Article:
It is really very important to know how the sound works, how it is transmitted through the air because the sound of music is pleasant and the sound of a motorbike with a destroyed exhaust pipe is unpleasant. But, it is more pleasant and enriching to learn this when the professor puts it before our eyes by using the famous painting by Edward Munch “The Scream”. Sound waves are the sound that comes out of a scientific instrument like the percussion, but sound waves are also the dramatic cry that a human being makes, terrified by an ecological disaster that happens behind him expressed by a literally fiery sky (in the case of the painting from a volcano). If we limit ourselves to percussion, we will learn a few things about sound waves (which we will probably forget in a while). But if we approach the sound waves through the dramatic “Scream” of Munch we enrich our thinking with the drama of modern man, climate change, and the huge forest fires that occur in the Amazon, California, the Grand Canaria, or just outside Madrid, Evia, and Palermo.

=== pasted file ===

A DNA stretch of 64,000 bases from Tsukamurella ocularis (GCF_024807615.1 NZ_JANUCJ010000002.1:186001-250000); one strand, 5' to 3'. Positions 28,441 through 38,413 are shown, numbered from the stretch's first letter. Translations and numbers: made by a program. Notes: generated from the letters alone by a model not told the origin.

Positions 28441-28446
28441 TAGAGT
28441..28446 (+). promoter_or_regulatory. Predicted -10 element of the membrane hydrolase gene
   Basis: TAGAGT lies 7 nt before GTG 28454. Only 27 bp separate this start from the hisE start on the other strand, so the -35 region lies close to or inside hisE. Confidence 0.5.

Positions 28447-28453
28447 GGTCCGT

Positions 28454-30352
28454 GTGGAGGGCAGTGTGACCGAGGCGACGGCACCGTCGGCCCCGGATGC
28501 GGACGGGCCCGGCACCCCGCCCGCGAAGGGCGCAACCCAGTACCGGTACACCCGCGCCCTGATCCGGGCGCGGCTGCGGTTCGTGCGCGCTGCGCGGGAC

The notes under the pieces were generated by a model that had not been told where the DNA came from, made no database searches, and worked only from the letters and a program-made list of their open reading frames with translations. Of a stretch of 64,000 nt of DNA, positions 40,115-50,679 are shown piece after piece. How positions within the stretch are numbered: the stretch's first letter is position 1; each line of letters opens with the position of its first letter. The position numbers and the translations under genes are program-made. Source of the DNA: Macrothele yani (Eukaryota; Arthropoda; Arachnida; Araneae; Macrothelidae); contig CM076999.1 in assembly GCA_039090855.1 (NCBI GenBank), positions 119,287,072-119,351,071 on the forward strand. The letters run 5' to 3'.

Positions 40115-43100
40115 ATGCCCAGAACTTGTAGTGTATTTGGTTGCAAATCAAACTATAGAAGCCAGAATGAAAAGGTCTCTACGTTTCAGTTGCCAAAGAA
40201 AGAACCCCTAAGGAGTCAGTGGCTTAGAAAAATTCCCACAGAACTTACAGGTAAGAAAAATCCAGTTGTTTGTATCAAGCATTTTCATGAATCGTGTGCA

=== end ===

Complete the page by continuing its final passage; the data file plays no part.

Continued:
Even if students do not know why they are engaging in this procedure in a physics or chemistry class, they will find it interesting as they will escape the strictness of the lesson’s scientific character. The fact of “walking through” the fields of art, the reference to life, the world, and the inspiration of an artist, the analysis of a work of art is always interesting. In addition, it gives thousands of stimuli for dialogue, team building, and collaboration.


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